Is there a solution to these challenges, other than the end of the COVID-19 scourge? Rigorous infection control, including the screening and regular testing of all employees, along with proper and consistent use of PPE, can reduce the risk of residents being infected. Equally important are efforts to attend to the minds and souls of staff and residents with dedication and creativity. Here are several suggestions to help reduce social isolation and improve engagement with residents:

  • Staff have to become like surrogate family members with frequent and more lengthy contacts, and wear photos and name tags on top of their PPE
  • Regular video chats with family members facilitated by social work and/or therapeutic programming staff are essential
  • Regular telehealth visits should be provided by doctors and other therapists
  • Celebratory, fun, and interesting snacks, treats, and programming (eg, music therapy) can be brought to the door, room, and bedside
  • Drive-thru family visits to the facility can be set up, using masks and social distancing
  • Activities can be brought to rooms via video and/or closed-circuit TV

At the same time, the enormous stress on staff from actual and feared exposure at work, financial loss if they miss extended work time when quarantined or sick, and the physical burden of wearing restrictive and hot PPE all day must be recognized and addressed. During previous pandemics, front-line staff have faced an increased risk for anxiety, panic attacks, depression, acute stress reactions, PTSD, and even suicide. Several ways to build up the “emotional PPE” for staff and support them include:

  • Provide multi-lingual staff education on stress identification and reduction 
  • Focus on deep breathing, hydration, taking breaks, and sleep hygiene
  • Hold daily staff huddles with safe social gathering to provide updates, reassurance, inspiration, education, and opportunities to vent and ask questions
  • Teach about proper use of PPE
  • Have a confidential mental health hotline
  • Provide on-site counseling and referrals to Employee Assistance Programs (EAP) or other professional mental health services

We must remember that these frontline caregivers are true heroes, facing daily stress that can be overwhelming. There are effective ways to support them over time, augmented by calling upon the many individuals in the community who want to help. Find them and engage them!

Dr Agronin is a geriatric psychiatrist and senior vice president for Behavioral Health and the chief medical officer for MIND Institute at Miami Jewish Health. His discussed these issues during his “The Top Dos and Don’ts in the Psychopharmacologic Treatment of Geriatric Patients: Focus on Dementia and Late-Life Depression and Anxiety” presentation at Virtual Psych Congress 2020.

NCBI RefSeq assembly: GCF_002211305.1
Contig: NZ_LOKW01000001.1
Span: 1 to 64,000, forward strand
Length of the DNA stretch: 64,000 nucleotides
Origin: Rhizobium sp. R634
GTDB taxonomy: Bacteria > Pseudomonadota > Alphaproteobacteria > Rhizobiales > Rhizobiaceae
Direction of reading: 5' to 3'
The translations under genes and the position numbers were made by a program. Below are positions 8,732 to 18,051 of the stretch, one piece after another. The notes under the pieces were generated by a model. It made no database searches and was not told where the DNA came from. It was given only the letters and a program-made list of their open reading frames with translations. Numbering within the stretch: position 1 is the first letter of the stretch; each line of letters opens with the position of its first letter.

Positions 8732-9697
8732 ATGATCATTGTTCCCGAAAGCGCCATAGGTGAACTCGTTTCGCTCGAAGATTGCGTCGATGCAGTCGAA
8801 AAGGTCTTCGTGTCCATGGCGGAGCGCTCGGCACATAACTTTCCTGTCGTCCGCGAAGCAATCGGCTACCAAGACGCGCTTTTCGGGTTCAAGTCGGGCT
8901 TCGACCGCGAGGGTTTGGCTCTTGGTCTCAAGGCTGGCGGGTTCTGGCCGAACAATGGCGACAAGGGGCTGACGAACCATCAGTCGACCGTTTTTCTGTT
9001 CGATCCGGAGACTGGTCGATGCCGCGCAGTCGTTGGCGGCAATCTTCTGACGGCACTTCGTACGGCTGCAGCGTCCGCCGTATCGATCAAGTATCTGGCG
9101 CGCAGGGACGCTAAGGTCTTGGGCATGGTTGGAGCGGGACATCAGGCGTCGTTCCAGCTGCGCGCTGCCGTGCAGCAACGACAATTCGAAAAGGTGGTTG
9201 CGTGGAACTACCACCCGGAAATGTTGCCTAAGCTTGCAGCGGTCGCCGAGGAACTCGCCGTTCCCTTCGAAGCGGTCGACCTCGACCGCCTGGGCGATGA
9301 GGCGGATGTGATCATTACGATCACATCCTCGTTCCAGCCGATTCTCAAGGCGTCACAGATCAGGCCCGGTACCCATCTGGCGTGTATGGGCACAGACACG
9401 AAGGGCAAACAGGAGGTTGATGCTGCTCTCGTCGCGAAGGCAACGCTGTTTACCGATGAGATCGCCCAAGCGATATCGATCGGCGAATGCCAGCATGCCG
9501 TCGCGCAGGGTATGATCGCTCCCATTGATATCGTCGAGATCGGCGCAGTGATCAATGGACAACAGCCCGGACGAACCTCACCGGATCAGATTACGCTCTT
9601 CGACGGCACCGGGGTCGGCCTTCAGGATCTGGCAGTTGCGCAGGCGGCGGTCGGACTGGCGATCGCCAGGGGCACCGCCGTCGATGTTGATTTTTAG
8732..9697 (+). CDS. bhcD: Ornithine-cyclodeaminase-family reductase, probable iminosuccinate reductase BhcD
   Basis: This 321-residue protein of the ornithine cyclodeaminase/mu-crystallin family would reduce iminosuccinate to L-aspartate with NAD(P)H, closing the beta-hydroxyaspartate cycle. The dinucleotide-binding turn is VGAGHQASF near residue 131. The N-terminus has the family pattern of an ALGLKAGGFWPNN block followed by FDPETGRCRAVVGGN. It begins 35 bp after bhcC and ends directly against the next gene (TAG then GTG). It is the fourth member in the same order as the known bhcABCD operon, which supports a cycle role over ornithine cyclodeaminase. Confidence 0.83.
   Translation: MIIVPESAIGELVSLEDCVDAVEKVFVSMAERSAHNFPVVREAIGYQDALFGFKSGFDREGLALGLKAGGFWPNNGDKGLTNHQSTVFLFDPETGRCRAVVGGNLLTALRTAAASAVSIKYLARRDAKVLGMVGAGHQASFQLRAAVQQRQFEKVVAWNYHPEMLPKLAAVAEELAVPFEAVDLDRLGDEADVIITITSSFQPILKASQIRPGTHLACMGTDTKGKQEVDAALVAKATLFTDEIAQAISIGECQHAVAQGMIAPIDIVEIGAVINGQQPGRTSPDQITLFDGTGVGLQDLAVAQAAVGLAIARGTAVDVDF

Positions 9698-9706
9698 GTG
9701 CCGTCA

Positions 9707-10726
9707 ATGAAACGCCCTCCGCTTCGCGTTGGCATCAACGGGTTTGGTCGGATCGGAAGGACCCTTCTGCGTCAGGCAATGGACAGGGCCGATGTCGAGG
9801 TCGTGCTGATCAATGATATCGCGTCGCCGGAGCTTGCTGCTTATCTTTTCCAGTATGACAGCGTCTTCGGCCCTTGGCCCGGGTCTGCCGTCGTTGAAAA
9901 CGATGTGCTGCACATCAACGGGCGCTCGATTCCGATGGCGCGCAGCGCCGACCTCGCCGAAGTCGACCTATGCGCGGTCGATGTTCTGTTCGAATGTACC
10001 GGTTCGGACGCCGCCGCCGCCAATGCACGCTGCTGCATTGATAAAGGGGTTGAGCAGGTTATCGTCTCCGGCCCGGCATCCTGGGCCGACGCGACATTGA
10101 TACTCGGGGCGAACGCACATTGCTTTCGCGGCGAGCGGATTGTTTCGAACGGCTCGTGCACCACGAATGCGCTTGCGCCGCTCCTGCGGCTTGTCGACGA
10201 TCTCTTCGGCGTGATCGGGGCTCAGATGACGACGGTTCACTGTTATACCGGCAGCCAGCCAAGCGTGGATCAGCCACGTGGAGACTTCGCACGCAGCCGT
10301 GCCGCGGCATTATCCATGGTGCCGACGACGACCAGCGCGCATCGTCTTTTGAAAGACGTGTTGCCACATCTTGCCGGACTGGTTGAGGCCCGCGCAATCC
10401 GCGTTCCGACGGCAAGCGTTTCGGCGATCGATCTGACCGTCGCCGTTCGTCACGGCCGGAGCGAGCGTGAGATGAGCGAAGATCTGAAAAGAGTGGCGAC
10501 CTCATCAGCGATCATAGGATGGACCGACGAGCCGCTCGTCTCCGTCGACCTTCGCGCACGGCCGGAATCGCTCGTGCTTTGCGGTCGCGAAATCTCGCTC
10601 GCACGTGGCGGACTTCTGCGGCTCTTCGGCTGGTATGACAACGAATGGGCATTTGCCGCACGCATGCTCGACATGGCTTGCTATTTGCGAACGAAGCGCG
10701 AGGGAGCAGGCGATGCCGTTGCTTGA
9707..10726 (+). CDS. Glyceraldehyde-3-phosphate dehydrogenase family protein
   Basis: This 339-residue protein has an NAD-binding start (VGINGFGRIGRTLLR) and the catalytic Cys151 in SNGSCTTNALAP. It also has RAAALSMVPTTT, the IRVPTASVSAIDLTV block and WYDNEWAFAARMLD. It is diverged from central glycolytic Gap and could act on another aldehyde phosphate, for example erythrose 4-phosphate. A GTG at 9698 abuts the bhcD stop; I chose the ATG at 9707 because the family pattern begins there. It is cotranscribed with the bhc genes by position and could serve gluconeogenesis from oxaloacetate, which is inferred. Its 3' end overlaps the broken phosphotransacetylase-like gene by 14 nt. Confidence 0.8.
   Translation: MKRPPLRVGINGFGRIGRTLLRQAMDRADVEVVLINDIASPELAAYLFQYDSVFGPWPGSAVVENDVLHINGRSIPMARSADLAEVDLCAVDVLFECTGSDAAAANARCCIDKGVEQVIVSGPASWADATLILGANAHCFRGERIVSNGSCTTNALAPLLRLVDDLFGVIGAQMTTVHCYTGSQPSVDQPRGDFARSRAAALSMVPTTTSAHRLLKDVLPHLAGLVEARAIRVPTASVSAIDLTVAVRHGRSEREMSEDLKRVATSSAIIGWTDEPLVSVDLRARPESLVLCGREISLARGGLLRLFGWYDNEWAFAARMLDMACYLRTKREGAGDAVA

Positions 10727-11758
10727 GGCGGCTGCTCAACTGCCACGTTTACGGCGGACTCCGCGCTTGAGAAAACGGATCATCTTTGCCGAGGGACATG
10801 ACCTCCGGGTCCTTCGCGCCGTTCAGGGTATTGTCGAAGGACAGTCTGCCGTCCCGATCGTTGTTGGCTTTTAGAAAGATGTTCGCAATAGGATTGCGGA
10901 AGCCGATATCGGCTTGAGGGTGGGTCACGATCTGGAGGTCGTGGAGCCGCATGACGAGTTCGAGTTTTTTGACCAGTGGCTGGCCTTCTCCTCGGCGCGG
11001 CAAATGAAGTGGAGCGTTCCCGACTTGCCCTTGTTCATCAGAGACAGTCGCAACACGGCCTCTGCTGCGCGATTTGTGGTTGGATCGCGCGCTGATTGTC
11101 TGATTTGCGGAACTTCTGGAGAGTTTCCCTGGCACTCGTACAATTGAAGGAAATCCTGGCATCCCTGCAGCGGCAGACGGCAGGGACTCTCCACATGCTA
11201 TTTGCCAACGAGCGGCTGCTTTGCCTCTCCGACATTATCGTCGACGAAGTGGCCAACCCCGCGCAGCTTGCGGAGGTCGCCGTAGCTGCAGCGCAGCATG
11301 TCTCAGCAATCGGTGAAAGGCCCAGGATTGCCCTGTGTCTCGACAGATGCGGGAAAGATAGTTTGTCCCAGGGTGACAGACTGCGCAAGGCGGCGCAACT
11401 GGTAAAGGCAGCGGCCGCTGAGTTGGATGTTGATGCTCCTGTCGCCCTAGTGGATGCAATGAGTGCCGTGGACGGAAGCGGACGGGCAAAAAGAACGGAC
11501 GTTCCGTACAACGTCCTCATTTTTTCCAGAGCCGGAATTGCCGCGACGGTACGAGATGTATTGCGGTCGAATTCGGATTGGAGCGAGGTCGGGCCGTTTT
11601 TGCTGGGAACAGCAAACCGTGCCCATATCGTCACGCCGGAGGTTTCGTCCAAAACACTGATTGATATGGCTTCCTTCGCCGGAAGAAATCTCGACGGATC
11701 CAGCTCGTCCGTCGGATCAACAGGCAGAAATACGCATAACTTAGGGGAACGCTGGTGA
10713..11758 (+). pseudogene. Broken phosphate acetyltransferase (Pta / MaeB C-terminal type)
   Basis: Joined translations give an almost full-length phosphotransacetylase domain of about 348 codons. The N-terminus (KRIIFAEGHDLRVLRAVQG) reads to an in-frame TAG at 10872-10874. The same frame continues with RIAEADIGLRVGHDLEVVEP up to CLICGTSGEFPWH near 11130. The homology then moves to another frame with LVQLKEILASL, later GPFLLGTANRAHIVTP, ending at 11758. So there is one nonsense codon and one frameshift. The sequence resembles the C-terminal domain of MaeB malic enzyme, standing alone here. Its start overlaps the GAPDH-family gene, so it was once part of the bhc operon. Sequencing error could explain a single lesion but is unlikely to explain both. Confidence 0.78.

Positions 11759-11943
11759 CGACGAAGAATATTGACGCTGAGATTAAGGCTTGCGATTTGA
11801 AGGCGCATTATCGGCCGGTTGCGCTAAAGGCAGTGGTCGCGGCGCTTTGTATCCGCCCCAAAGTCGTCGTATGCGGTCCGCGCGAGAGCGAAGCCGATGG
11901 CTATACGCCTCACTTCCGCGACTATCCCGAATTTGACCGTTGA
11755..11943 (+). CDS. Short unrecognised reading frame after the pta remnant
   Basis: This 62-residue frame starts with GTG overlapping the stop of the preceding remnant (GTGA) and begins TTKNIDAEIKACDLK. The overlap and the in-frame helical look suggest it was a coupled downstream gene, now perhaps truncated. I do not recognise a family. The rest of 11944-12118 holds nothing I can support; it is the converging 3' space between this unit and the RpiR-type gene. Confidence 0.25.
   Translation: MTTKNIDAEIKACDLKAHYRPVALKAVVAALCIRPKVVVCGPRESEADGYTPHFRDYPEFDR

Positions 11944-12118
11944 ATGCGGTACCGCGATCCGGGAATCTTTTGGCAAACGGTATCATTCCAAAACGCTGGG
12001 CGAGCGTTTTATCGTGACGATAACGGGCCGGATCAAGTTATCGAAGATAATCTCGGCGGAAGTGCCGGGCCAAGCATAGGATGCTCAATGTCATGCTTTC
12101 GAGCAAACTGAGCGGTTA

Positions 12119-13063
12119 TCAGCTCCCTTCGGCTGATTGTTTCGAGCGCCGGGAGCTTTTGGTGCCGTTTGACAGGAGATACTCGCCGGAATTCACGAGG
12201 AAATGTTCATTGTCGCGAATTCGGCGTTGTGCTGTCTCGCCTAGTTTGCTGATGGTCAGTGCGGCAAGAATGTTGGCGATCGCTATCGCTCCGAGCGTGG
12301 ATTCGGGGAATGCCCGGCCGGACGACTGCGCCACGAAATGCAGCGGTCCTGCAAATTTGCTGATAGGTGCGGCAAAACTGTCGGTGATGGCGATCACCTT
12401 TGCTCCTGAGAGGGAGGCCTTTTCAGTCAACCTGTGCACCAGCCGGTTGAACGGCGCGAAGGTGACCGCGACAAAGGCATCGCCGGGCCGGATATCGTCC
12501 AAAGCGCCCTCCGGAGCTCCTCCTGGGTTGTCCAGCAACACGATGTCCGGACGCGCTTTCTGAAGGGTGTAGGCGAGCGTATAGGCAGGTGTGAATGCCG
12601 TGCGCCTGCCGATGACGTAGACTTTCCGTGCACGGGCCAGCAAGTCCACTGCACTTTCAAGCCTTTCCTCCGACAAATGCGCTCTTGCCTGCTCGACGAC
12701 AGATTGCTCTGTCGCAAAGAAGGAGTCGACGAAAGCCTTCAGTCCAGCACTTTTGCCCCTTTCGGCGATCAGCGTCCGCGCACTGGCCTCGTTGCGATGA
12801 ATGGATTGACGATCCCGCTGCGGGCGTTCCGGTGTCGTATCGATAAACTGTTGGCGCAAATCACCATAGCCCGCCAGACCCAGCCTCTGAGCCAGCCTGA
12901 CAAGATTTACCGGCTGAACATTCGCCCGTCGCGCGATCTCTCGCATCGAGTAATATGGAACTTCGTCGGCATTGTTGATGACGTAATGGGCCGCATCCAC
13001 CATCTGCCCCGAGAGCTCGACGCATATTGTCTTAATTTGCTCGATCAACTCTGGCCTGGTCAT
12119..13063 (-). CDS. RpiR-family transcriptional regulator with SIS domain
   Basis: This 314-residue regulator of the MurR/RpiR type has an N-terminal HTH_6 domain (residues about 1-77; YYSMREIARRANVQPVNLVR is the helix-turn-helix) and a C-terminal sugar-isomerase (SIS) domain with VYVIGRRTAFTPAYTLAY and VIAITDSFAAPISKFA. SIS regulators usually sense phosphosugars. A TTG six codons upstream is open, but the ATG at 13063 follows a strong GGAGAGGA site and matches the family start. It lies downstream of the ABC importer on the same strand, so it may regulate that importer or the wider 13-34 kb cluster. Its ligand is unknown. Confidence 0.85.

References

1. Godfrey E. ‘We’re Literally Killing Elders Now’ - Thousands of Americans in long-term-care facilities have died from COVID-19. My grandmother just became one of them. The Atlantic. April 29, 2020. Accessed September 18, 2020. https://www.theatlantic.com/politics/archive/2020/04/coronavirus-especially-deadly-nursing-homes/610855/

2. Paulin E. How to Track COVID-19 Nursing Home Cases and Deaths in Your State. American Association of Retired Persons. Updated June 11, 2020. Accessed September 18, 2020. https://www.aarp.org/caregiving/health/info-2020/coronavirus-nursing-home-cases-deaths.html

3. COVID-19 Nursing Home Data. Centers for Medicare and Medicaid Services. Updated September 6, 2020. Accessed September 18, 2020. https://data.cms.gov/stories/s/bkwz-xpvg

4. Wu Y, Xu X, Chen Z, et al. Nervous system involvement after infection with COVID-19 and other coronaviruses. Brain Behav Immun, 2020;87:18-22.

5. Rogers JP, Chesney E, Oliver D, et al. Psychiatric and neuropsychiatric presentations associated with severe coronavirus infections: a systematic review and meta-analysis with comparison to the COVID-19 pandemic. Lancet Psychiatry. 2020;7(7):611-627.

6. Varatharaj A, Thomas N, Elllul MA, et al. Neurological and neuropsychiatric complications of COVID-19 in 153 patients: a UK-wide surveillance study. Lancet Psychiatry. 2020;7(10):875-882.

7. Agronin M. Why It’s So Hard to Talk to Your Parents About the Coronavirus (and Vice Versa). Wall Street Journal. April 29, 2020. Accessed September 18, 2020. https://www.wsj.com/articles/why-its-so-hard-to-talk-to-your-parents-about-the-coronavirus-and-vice-versa-11587236112